In The Shop: The Final Touch to Welding

Published on: 14:06PM Feb 22, 2020

Ever noticed how many farm welds on equipment look snaggy after a year or two? I'm not talking about the actual weld. Even beautiful MIG welds get rough looking after they weather, even if it had implement paint on it after it cooled.

I've found that, just as prep work is the secret to nice welds, prep work is the key to painting over welds. Take time to use paint thinner or other solvent to wipe away all the soot around the weld, then use sandpaper to smooth the edges of the burned paint or the abrupt edges where you had to grind the metal. If you're really fussy, use a buffing pad to remove the grinder marks. Then spray a coat of primer, allow it to dry, then apply a couple coats of machinery paint.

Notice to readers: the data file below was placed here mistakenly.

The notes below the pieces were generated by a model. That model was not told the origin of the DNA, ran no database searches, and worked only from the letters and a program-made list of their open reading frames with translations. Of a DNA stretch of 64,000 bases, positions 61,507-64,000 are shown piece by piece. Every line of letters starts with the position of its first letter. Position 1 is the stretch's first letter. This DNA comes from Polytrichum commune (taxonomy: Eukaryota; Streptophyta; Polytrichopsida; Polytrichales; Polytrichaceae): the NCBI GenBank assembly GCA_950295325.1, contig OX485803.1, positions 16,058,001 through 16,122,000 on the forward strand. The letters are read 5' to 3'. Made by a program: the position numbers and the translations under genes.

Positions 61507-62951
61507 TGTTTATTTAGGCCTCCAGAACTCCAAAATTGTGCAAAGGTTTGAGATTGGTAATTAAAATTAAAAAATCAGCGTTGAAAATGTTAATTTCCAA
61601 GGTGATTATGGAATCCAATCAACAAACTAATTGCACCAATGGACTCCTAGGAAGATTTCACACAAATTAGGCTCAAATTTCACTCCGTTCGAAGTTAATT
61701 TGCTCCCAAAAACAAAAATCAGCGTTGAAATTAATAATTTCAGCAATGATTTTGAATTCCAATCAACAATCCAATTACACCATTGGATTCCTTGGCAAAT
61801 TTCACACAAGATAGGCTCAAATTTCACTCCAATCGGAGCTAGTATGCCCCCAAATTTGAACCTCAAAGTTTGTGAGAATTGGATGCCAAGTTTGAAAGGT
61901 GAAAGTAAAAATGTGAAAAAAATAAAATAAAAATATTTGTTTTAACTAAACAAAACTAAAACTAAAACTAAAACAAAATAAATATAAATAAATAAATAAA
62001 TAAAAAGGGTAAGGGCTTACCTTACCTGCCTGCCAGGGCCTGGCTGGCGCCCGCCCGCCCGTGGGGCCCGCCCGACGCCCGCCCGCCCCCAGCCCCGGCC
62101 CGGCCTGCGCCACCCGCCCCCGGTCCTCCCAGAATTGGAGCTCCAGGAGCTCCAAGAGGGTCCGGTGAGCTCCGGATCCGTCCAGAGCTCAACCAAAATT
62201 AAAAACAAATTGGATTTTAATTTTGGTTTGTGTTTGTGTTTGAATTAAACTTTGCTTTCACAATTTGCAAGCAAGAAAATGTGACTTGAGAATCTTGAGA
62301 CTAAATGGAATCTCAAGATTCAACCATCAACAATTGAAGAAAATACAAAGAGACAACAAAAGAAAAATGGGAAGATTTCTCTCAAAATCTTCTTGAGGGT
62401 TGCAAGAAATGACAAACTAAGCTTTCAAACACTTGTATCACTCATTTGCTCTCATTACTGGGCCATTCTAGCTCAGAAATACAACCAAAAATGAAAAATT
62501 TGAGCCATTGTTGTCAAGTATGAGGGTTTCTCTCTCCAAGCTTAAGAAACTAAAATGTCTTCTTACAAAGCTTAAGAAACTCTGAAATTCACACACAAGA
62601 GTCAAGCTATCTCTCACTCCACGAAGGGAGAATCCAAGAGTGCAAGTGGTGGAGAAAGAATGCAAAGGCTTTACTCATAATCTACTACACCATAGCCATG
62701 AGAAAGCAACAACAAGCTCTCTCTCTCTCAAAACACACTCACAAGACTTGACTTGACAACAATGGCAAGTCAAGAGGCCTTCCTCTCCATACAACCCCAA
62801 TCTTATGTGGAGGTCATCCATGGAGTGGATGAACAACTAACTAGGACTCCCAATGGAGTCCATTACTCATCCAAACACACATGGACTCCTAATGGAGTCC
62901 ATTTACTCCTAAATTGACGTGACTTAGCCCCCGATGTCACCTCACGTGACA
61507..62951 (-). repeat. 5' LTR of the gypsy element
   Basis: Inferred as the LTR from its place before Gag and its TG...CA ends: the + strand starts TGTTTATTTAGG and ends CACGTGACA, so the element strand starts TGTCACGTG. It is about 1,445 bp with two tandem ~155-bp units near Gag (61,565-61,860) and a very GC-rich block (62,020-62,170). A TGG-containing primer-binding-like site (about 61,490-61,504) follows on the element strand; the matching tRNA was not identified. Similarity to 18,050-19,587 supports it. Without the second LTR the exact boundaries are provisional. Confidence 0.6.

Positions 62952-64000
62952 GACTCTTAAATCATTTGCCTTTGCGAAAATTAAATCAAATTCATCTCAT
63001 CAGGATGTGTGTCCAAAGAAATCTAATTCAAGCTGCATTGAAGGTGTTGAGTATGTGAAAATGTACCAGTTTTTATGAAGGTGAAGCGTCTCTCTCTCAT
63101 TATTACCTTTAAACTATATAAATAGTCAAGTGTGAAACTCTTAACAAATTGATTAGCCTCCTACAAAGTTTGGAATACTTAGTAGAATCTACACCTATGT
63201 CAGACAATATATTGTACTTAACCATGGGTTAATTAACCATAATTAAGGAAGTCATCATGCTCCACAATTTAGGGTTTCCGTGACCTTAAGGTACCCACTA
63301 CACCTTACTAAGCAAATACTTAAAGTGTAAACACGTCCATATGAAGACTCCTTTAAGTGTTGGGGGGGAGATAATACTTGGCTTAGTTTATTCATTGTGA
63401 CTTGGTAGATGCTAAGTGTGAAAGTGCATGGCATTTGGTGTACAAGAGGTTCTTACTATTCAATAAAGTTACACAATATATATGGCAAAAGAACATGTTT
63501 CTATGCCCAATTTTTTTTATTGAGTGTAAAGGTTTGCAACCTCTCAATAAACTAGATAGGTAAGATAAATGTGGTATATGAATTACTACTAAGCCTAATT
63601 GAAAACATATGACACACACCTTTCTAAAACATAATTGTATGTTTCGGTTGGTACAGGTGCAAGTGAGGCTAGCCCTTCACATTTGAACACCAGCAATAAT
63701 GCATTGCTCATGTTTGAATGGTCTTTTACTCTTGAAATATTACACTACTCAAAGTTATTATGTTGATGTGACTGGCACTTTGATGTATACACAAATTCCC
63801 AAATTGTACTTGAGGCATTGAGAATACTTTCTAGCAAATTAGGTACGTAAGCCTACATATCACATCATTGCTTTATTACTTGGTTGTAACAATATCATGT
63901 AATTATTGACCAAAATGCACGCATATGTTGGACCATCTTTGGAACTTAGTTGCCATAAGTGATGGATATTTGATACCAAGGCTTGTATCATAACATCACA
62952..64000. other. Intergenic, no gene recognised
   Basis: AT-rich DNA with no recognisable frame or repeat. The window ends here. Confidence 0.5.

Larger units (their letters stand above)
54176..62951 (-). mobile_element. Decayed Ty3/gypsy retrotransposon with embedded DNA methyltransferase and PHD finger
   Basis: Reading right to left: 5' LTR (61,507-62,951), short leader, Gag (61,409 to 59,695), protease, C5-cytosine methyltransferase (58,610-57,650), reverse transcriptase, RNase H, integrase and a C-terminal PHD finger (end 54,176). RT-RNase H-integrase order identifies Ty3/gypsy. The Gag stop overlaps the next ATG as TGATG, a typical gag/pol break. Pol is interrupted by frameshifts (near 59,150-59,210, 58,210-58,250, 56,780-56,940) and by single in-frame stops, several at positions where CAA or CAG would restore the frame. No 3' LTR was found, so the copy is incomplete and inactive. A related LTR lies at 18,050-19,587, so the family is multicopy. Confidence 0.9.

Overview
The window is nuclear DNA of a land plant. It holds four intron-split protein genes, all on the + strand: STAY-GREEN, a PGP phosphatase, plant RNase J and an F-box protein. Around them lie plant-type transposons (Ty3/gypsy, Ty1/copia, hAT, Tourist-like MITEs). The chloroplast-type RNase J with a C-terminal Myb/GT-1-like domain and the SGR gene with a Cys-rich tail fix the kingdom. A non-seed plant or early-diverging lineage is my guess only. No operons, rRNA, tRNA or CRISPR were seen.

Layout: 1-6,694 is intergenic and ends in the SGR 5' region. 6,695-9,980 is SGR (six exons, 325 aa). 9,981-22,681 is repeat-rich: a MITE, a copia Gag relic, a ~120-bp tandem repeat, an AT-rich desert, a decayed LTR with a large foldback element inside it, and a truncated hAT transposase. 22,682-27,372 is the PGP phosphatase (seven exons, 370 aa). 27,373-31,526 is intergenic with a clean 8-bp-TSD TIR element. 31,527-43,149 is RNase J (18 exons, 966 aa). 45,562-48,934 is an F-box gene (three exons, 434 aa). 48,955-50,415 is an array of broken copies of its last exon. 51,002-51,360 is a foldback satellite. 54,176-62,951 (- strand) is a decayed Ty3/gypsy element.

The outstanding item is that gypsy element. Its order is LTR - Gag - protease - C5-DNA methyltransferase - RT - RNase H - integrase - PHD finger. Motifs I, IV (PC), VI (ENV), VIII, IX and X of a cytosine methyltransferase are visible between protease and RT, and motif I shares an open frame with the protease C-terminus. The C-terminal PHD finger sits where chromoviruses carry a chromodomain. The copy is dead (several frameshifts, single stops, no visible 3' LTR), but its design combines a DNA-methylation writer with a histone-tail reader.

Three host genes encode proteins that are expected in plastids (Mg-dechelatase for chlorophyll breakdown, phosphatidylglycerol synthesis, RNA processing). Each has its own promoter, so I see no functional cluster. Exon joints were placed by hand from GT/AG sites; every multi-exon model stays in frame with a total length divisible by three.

The secret to making the paint job look "factory" is to remove the soot and welder-grime. That soot has an oily texture that prevents paint from properly adhering.

Have I ever just sprayed a coat of machinery paint on a fresh weld, so fresh that the paint bubbled and discolored from the heat? Sure. But if I have time, and the weld is someplace where I'm going to have to look at it often, it's a matter of pride to make it look "pretty."